I used to really like true crime videos and podcasts. Much like a majority of true crime fans, I had a morbid fascination with serial killers and their victims. I now realize that this obsession can become problematic. The focus on murderers and their victims does not give families involved the respect and distance that they deserve.

I could name you several of Ted Bundy’s victims, but I could not tell you anything about them beyond their victimization. True crime reduces the victims of horrible crimes to atrocities that have happened to them. We forget that these are real people whose families are watching as social media users post by the thousands, trying to monetize their grief.

As I said before, social media is a tool that should be used to help investigators solve missing persons cases. Without social media, it may have taken a lot longer for Petito’s body to be found. There have also been many cases before this one in which these platforms have played an integral role in solving a crime.

A recent example of this would be the FBI investigation of the insurrection at the U.S. Capitol on Jan. 6. The FBI used hundreds of images posted to social media to apprehend both rioters who posted about the insurrection itself and those who were identified by others.

I used to really like true crime videos and podcasts. Much like a majority of true crime fans, I had a morbid fascination with serial killers and their victims. I now realize that this obsession can become problematic.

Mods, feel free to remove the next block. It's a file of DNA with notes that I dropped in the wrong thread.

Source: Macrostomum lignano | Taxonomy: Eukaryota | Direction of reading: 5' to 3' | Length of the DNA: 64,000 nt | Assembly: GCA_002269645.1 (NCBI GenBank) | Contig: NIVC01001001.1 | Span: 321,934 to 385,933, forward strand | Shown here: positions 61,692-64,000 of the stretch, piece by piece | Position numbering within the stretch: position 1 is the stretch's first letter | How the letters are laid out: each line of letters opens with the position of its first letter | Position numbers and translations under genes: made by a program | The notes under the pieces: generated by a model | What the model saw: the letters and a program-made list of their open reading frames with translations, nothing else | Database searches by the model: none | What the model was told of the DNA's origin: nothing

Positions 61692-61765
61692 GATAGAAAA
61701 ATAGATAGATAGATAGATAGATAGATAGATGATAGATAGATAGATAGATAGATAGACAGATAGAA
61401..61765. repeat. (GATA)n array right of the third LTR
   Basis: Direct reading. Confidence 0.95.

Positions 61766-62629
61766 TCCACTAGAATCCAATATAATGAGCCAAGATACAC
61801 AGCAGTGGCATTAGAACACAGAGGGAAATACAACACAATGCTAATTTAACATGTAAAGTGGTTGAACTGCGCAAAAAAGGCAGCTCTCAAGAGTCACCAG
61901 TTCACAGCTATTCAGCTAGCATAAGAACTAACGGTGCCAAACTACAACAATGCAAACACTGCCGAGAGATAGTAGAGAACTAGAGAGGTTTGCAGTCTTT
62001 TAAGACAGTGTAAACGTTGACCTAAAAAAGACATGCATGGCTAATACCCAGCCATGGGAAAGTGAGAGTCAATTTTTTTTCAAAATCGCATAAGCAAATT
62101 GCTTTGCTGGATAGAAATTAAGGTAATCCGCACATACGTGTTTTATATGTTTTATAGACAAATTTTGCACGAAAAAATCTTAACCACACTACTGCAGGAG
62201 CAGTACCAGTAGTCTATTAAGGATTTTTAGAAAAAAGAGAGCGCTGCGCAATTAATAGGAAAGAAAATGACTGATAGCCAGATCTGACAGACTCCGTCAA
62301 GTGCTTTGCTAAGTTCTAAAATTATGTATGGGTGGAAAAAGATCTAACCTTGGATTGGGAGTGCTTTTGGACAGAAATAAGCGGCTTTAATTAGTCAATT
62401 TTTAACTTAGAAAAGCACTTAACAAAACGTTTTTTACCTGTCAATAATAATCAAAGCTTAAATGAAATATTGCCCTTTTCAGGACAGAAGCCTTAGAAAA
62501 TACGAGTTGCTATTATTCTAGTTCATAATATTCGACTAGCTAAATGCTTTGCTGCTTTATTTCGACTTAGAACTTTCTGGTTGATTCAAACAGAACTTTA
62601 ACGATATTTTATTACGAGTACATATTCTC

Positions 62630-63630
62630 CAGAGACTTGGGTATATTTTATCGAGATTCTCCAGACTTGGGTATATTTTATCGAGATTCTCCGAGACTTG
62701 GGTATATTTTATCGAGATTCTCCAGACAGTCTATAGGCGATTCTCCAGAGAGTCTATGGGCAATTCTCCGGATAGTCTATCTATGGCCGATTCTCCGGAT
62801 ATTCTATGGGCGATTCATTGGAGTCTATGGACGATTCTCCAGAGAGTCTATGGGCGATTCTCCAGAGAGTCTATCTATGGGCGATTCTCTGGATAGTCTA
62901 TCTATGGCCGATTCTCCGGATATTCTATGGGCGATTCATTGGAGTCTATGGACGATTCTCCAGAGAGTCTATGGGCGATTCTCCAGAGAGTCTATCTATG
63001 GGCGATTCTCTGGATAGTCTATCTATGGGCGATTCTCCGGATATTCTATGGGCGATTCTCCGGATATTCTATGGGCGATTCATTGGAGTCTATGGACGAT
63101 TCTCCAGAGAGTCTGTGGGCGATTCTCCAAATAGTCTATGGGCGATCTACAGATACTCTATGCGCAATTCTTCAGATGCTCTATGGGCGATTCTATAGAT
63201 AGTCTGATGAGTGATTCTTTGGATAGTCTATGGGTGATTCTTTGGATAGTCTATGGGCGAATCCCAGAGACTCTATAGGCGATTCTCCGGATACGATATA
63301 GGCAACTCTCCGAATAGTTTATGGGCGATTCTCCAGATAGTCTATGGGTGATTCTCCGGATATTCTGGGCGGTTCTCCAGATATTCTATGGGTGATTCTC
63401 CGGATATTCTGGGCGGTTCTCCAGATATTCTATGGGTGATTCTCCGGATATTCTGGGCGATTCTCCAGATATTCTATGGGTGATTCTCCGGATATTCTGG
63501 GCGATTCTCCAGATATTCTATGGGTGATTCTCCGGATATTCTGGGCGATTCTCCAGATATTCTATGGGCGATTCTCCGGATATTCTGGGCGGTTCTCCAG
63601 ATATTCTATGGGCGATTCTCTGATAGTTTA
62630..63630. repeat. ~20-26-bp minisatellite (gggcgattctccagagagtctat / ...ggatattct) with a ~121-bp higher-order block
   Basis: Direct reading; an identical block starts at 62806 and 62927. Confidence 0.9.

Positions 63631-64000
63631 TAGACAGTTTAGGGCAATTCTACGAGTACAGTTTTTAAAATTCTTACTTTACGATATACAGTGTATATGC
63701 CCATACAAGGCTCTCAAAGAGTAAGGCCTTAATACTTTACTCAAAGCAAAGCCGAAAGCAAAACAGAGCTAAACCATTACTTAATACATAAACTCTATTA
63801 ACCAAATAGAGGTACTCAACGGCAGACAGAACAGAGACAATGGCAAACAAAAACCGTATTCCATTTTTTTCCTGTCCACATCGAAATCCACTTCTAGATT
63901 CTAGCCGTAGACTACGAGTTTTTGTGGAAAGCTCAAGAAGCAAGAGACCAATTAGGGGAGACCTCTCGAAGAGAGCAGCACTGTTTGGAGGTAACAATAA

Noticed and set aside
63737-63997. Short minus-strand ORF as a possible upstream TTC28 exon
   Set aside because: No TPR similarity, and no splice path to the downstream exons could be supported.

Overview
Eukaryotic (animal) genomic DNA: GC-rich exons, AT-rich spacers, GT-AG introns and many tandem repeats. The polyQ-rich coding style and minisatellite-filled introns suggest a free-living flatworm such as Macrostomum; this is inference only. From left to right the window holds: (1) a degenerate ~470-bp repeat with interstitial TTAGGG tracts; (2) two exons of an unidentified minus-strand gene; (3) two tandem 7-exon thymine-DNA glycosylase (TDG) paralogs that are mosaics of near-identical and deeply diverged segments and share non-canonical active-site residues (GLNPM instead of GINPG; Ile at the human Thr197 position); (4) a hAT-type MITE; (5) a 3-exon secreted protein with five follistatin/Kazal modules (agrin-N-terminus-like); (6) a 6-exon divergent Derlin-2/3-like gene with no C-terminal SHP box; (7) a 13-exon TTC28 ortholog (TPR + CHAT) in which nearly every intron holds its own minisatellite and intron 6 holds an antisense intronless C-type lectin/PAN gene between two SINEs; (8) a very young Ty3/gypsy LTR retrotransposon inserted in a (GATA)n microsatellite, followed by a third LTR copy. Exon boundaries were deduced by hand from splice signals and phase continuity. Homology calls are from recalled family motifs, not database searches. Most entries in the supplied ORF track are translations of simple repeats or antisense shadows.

— Ashley Pelletier, arts & life editor

However, the problem lies in people posting their findings to social media first rather than contacting the proper authorities.

According to North Port, Florida’s police department’s public information officer, Josh Taylor, the Petito investigation has been aided by tips posted on social media. For instance, a couple posted a video of them seeing Petito’s van on YouTube after sending the video to the FBI. However, the North Port Police Department did not receive the footage.

“It looks like their vehicle … but we learn about it through them posting on YouTube, talking about it,” Taylor said in an interview with Buzzfeed News. “Why wouldn’t you just send that to us? And say, ‘This might be helpful to our investigation,’ instead of giving a 14-minute commentary on (it).”

The fact that people, regardless of their true aid to the investigation, are using others’ victimization for views online is a moral problem that our society must come to terms with. On one hand, social media can be used for genuine good. On the other hand, there will always be those looking to make a quick buck.

Had the users who are posting about Petito and other “true crime” cases dedicated the money that they made from their videos to helping the families of victims, then I may be more inclined to give them the benefit of the doubt. However, they aren’t. They are pocketing money from the death of a young woman who had people who loved her and will miss her every day for the rest of their lives. There’s no humanity in that.